About 22.1 percent of all U.S. properties with a mortgage at the end of Q2 2016 were equity rich (LTV of 50 percent or less – up from 22.0 percent in the previous quarter and 19.6 percent in Q2 2015. The number of equity rich properties increased by more than 1.4 million compared to a year ago.

Profile of seriously underwater properties

ATTOM matched home equity data against property and ownership characteristic data – including occupancy status, market value, property tax rate, ownership description and congressional district – to provide a profile of the who, what, when, where and why for seriously underwater properties:

  • Property value: 34.4 percent of properties with an estimated market value up to $100,000 are seriously underwater compared to just 4.9 percent of properties with an estimated market value above $750,000.
  • Loan vintage: 26.4 percent of properties with a loan originated between 2004 and 2008 are seriously underwater compared to 8.3 percent with a loan originated since 2009.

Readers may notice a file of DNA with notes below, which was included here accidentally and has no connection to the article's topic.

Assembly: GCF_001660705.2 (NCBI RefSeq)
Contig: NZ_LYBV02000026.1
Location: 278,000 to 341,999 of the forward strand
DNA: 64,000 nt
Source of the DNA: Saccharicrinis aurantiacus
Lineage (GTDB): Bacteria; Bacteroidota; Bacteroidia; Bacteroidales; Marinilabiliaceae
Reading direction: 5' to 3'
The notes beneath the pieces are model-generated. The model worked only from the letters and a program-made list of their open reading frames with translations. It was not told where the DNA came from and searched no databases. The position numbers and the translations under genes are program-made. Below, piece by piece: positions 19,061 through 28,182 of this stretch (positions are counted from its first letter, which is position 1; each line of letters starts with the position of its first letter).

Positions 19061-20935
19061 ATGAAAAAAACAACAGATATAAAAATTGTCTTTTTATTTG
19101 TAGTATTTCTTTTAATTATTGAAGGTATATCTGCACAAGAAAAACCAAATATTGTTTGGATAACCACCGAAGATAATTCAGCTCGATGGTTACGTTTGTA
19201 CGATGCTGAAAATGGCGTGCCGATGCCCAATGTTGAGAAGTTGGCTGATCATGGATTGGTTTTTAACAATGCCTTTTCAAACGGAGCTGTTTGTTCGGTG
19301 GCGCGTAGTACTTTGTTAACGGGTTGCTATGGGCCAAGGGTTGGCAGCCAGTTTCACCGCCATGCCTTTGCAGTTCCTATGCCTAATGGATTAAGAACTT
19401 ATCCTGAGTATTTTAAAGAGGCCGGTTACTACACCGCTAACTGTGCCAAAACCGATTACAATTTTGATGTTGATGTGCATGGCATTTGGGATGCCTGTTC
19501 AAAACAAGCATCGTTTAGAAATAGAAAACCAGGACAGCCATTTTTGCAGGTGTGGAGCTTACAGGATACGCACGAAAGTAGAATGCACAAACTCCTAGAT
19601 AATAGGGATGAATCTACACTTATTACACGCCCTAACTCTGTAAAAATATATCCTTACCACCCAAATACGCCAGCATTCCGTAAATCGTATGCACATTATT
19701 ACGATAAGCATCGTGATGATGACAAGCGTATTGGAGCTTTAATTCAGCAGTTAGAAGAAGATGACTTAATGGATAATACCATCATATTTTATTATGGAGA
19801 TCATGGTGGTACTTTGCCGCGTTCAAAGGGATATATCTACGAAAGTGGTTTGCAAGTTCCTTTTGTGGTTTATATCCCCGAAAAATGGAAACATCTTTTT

• Occupancy status: 21.8 percent of non-owner occupied properties are seriously underwater compared to 9.1 percent of occupied properties.
  • Ownership type: 43.5 percent of properties owned by a Company/Corporation/Incorporated owner are seriously underwater compared to 10.1 percent of properties owned by a husband and wife.
  • Property tax rate: 21.4 percent of properties with an effective property tax rate above 2 percent of market value are seriously underwater, compared to 11.8 percent of properties with an effective property tax rate below 1 percent.
  • Political party: 13.1 percent of properties located in a congressional district with a Democrat representative are seriously underwater compared to 10.8 percent seriously underwater in a congressional district with a Republican representative.

© 2016 Florida Realtors®

Average U.S. 30-year mortgage rate ticks up to 3.45%

Mortgage giant Freddie Mac said Thursday the average for the benchmark 30-year fixed-rate mortgage ticked up to 3.45 percent from 3.43 percent last week. The average rate is down sharply from 3.94 percent a year ago, and remains close to its all-time low of 3.31 percent in November 2012.